There’s a lot of nasty mathematical physics that governs how likely a photon with a given energy is to be absorb, reflected, or transmitted.  The situation is so complicated and difficult to predict, that (by far) the best way to figure out the optical properties of a material are to make that material and then look at it.

Diamond and graphite are made of exactly the same stuff (pure carbon). Their wildly different optical properties are caused entirely by how the atoms are arranged. If we hadn't dug this stuff out of the ground, I don't think anyone would have predicted this. Theoretical optical physics is nasty.

Due to quantum chromodynamics (one of the best buzzwords ever), a bunch of quarks will always appear in the form of larger composite particles (protons, neutrons, kaons, pions, etc).  So being unable, even in theory, to make this stuff, you’re left with guesswork.  With a wild guess, for not particularly good reasons, I would guess that a jar full of quarks would be clear in the visible spectrum.

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One Response to Q: If you zoom in far enough, what do particles look like?

  1. Mark Johnson says:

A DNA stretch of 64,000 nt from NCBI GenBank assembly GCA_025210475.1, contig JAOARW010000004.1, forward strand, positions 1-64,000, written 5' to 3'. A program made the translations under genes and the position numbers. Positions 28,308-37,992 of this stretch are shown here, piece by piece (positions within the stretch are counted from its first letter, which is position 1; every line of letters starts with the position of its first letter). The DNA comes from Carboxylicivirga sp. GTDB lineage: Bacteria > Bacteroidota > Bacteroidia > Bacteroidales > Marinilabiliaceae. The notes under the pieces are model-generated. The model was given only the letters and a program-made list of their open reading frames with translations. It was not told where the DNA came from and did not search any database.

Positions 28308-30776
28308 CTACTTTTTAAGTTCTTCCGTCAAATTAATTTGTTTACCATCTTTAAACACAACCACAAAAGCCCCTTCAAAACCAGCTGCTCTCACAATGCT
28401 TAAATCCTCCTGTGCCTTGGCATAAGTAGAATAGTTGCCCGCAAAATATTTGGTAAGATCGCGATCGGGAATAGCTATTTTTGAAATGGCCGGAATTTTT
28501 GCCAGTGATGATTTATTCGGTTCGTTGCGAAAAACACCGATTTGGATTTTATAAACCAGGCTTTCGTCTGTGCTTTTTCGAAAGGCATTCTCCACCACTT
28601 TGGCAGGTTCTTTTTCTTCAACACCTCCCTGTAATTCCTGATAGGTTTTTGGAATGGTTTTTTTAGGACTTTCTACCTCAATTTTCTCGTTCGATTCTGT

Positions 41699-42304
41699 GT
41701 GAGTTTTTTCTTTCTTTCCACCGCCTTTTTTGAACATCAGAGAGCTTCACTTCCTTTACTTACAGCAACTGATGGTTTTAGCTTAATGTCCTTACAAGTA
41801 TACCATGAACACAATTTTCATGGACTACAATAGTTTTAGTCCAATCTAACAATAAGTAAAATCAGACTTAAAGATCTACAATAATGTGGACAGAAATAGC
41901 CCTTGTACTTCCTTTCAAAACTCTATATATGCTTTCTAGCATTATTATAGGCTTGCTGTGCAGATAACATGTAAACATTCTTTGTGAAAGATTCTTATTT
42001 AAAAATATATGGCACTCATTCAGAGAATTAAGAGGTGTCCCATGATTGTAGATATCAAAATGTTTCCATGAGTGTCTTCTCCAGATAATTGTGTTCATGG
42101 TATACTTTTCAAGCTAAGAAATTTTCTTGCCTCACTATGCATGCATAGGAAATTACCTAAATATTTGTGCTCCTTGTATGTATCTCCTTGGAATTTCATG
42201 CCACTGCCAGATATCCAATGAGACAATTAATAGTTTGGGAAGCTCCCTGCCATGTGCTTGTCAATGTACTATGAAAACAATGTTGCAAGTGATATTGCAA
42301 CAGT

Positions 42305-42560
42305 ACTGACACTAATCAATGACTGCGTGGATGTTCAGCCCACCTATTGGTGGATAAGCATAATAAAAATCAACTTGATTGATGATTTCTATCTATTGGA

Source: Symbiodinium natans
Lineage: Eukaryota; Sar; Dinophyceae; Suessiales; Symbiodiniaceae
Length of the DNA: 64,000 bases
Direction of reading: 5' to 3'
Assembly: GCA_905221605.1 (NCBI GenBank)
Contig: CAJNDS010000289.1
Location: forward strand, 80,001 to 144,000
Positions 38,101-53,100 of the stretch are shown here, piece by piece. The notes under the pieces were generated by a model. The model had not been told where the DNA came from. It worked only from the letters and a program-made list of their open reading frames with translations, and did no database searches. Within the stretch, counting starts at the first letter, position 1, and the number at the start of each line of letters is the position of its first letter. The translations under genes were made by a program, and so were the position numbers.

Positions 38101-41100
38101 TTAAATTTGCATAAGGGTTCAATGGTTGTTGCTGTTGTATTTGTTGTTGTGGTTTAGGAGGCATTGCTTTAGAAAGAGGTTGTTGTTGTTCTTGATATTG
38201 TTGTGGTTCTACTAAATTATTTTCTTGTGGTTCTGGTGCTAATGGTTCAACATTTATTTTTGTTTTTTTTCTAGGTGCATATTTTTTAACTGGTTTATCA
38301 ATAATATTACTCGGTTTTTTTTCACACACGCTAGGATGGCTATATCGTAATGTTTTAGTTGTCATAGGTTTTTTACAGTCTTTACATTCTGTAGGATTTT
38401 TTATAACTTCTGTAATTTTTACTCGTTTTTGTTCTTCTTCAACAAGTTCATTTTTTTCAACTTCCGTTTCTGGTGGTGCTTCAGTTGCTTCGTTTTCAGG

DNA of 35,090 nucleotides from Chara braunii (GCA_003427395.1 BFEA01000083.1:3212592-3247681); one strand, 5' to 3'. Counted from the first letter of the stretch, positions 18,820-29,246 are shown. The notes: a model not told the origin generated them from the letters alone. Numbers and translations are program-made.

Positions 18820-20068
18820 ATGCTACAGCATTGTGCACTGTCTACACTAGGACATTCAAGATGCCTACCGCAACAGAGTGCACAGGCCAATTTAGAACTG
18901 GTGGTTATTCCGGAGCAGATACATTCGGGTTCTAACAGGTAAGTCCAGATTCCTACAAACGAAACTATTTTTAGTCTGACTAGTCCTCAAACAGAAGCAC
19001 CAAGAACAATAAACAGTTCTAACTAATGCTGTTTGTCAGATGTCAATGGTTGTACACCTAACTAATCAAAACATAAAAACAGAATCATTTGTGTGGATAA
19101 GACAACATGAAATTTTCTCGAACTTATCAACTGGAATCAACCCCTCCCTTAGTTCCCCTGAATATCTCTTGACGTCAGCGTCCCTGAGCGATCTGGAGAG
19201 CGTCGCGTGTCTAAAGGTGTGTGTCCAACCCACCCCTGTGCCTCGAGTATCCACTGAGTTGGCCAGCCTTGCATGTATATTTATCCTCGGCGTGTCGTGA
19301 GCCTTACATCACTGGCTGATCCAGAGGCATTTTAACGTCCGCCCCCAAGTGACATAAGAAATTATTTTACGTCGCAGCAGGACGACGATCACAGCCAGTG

In order to observe, energy in some form needs to be imparted on the object in question. For instance, to measure the resistance of a material, an Ohmmeter is used which flows a very small current through the resistor and then measures voltage across it. A small current (nA) is used so as not to adversely influence the material’s resistance. Heating it up with too high a measuring current may raise its resistance and lead to a wrongly measured value. Knowing volts and amps, we apply Ohm’s Law (V=I*R or R=V/I) and we get resistance which is displayed ion the Ohmmeter. Similarly, a stream of electrons, waves of light or X-rays, gamma waves, etc. are directed on relatively large objects (microscopic to our eye but larger than several layers of molecules). Such energy may not impact the object enough to disturb it but at much smaller scales (down at the molecular or even atomic level), we begin to affect the behaviour of what we’re observing. A stream of electrons or electromagnetic energy (E=h*f) begins to have meaningful impact on atoms. Atoms move and become agitated as we bombard them with the energy we need to direct at them in order to observe them. No energy – no observation. It becomes much more of a challenge and difficult to observe them. We need to rethink how to use the energy to make observations without disturbing them greatly and design more clever experiments and methods of measuring and observing. It can be challenging enough to do this at higher scales let alone smaller ones. Research at CERN’s Large Hadron Collider helps to answer these questions. Evidently, it’s mostly space (vacuum, nothing) between the nucleus and electron cloud of atoms.